A colonial era law was used against Urdu writer Rahman Abbas; 10 years later, he's finally free
Having battled obscenity charges against his 2004 novel Nakhlistan Ki Talash for 0 yars, Rahman Abbas was finally acquitted by a Mumbai court in August 2016. He looks back over his long battle
Ten years after a case was registered against him under a colonial-era law governing 'obscenity', Urdu writer Rahman Abbas can finally breathe free.
On 19 August 2016, a Mumbai court ruled that the charges filed against Abbas under Section 292 of the Indian Penal Code, for allegedly obscene content in his 2004 novel Nakhlistan Ki Talash, were unwarranted.
These 10 years have been an uphill struggle for Mumbai-based Abbas, who lost his job as a lecturer at a city college when the controversy erupted in 2004-05.
In an interview with Firstpost, Abbas — who now works as a researcher with the think-tank Strategic Foresight Group and has published three other novels in the time since Nakhlistan Ki Talash — spoke about the vindication that was such a long time coming.
The saga with Nakhlistan Ki Talash that began back in 2004, finally reached its resolution this August. What were your first thoughts when the court pronounced its ruling acquitting you of all charges?
It was one of the most important days of my life. I was acquitted after 10 years, 11 months and five days... Over this decade, a sort of heavy burden of being accused was on my chest. On 19 August, my freedom was returned to me and the tag of being an 'accused' was dropped. The joy of such moments can only be felt or witnessed by looking at the face which experiences it. Certainly, it cannot be described by words alone.
Section 292, an 'obscenity' law that goes back to the 1800s, was used against you. You’ve been an outspoken critic of this law. What other outdated/Colonial-era laws would you like to see repealed or at least debated by society?
On the day I was acquitted, I made it clear that I wish to struggle to abolish Section 292 of the IPC, which was in fact an awful leftover of British colonialism. This law was formulated in the year1860 under the influence of Christianity and outcome of European and Middle Eastern societies of the past but it is against our cultural history and civilization. Our ancestors had gave the world Kama Sutra, Khajuraho, and Sanskrit liberal poetic traditions where ‘kama’ is a core aspect of human life and eroticism a sacred experience. Across India we can witness nude deities and sculptures celebrating love making as an eternal experience of being and living in this form. I wish this law repealed also because in the past it was misused by religious fundamentalists, opportunists, anti-Art folks and intellectually handicapped people to torture and harass writers and artists like Sadat Hasan Manto, Ismat Chughtai, MF Husain and recently Arundhati Roy. In addition, I wish Section 377 and sedition charges to be repealed, or amended. Section 377 is discriminatory whereas sedition charges were designed by imperialist forces to subjugate occupied countries.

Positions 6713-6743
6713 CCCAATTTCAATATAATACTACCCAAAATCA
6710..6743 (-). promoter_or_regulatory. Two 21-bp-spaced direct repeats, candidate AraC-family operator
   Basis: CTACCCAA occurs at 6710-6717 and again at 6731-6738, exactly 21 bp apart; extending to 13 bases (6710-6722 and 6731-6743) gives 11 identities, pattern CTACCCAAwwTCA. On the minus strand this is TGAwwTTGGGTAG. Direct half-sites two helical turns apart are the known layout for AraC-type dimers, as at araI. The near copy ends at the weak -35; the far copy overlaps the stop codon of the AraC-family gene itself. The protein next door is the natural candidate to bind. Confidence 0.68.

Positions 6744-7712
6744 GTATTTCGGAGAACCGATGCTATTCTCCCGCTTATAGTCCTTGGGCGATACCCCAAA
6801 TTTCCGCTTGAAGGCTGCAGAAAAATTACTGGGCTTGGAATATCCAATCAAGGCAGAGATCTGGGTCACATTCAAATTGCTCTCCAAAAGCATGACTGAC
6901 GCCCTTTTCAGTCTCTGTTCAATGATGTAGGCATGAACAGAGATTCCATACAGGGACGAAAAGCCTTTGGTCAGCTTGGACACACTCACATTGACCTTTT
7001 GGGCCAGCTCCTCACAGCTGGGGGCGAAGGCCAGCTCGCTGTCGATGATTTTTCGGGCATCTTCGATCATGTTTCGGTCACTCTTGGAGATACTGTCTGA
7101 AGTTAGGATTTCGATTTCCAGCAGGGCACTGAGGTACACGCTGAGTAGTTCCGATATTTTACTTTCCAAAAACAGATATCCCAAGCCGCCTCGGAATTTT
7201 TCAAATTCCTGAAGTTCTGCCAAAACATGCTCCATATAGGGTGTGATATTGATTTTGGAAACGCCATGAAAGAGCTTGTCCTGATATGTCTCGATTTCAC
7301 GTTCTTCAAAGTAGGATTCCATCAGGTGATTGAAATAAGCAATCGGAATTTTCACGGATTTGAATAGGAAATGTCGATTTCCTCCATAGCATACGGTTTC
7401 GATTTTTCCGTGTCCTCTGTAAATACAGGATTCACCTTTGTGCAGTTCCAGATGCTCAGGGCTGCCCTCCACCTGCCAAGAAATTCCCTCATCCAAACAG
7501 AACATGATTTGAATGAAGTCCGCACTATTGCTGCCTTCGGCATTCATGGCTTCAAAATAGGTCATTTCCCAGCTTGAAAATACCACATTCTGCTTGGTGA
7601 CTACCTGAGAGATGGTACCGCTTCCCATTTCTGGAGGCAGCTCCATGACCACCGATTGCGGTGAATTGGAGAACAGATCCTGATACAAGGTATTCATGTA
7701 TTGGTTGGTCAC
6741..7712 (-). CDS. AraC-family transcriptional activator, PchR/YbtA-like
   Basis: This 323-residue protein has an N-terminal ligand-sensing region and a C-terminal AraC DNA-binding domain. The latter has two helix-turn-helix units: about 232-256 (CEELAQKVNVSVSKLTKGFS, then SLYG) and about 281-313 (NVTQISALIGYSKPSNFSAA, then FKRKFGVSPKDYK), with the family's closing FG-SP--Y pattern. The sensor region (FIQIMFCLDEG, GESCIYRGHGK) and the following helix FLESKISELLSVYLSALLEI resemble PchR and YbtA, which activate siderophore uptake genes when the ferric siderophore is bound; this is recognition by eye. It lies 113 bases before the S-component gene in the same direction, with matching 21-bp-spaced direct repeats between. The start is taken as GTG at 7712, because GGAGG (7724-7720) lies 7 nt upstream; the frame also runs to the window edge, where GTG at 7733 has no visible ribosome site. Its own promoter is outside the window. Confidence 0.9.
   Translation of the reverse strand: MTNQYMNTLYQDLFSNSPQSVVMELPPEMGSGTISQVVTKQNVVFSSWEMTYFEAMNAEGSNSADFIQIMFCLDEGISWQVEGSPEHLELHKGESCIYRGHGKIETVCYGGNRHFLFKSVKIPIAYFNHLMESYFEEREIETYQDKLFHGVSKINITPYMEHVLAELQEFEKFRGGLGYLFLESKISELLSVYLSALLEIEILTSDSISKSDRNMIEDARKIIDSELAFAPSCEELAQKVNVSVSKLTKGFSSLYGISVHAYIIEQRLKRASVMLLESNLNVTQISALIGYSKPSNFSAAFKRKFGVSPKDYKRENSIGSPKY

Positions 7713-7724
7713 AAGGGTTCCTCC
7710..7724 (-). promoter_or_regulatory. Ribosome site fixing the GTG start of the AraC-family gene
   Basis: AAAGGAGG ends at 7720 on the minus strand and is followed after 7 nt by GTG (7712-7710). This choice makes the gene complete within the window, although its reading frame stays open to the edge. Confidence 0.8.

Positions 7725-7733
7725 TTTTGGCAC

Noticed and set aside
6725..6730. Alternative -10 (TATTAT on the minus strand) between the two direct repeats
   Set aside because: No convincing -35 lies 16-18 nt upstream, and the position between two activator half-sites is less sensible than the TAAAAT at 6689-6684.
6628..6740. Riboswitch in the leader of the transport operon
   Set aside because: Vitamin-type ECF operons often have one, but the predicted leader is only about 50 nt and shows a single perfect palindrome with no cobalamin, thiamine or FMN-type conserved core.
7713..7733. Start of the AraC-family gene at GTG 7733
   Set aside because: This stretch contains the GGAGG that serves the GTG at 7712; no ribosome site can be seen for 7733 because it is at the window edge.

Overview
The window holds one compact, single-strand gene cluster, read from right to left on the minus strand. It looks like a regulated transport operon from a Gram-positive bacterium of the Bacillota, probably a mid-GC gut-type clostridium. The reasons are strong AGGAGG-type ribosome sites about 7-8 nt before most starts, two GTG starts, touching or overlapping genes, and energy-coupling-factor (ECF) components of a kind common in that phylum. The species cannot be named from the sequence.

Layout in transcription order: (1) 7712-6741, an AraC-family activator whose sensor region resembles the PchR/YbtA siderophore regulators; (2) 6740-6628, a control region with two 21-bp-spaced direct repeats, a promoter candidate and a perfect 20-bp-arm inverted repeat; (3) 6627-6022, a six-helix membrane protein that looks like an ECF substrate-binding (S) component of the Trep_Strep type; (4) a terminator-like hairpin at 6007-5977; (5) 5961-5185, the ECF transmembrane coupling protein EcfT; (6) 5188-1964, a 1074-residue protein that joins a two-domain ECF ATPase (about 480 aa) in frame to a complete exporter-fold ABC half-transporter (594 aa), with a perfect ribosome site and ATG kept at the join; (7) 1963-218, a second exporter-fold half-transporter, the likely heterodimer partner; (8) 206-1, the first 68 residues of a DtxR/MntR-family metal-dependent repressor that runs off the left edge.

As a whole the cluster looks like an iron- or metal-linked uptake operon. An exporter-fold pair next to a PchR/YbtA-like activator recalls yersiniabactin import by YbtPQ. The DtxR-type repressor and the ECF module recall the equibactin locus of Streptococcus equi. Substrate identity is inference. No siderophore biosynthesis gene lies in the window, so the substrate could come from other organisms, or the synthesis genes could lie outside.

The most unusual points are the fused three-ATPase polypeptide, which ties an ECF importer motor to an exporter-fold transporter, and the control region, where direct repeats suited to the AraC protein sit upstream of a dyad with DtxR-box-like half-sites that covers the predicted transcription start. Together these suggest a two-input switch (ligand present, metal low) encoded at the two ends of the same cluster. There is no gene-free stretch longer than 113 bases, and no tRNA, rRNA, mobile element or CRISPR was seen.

Very often we hear the phrase, ‘against Indian culture’ being used against things that are deemed ‘objectionable’. But you actually pointed out in one of your interviews that the idea of ‘obscenity’ itself is not part of Indian culture. How did we come to adopt Victorian morals and norms as our own?
The concept of ‘obscenity’ introduced by colonial law makers in India was already repealed in the UK under Theatres Act 1968. Those living under the influence of Christianity and a narrow version of Islam or in false notion of Hinduism want to stick to this and such other anti-creativity laws. By favouring it, we are proving that we have not come out of our mental slavery of Victorian morals or have converted to Talibani version of Islam. We are proving that we have no idea how Indian civilisation is different from those who ruled over us and how they affected our sensibilities to suit theirs. On the other hand our civilization does celebrate ‘kama’, i.e. love and love making. In our literature, arts and sculptures we can find sexuality as a sublime medium to feel the truth of our existence. Let me add that ours is the cultural history where ‘lingam’ and ‘yoni’ are being worshiped by inhabitants for centuries and is continued till today. In addition, if you go as far back as the Indus Valley civilisation,you will see that fertility rituals were practiced in the Indus Valley. We are and been always open towards eroticism and depiction of sexuality.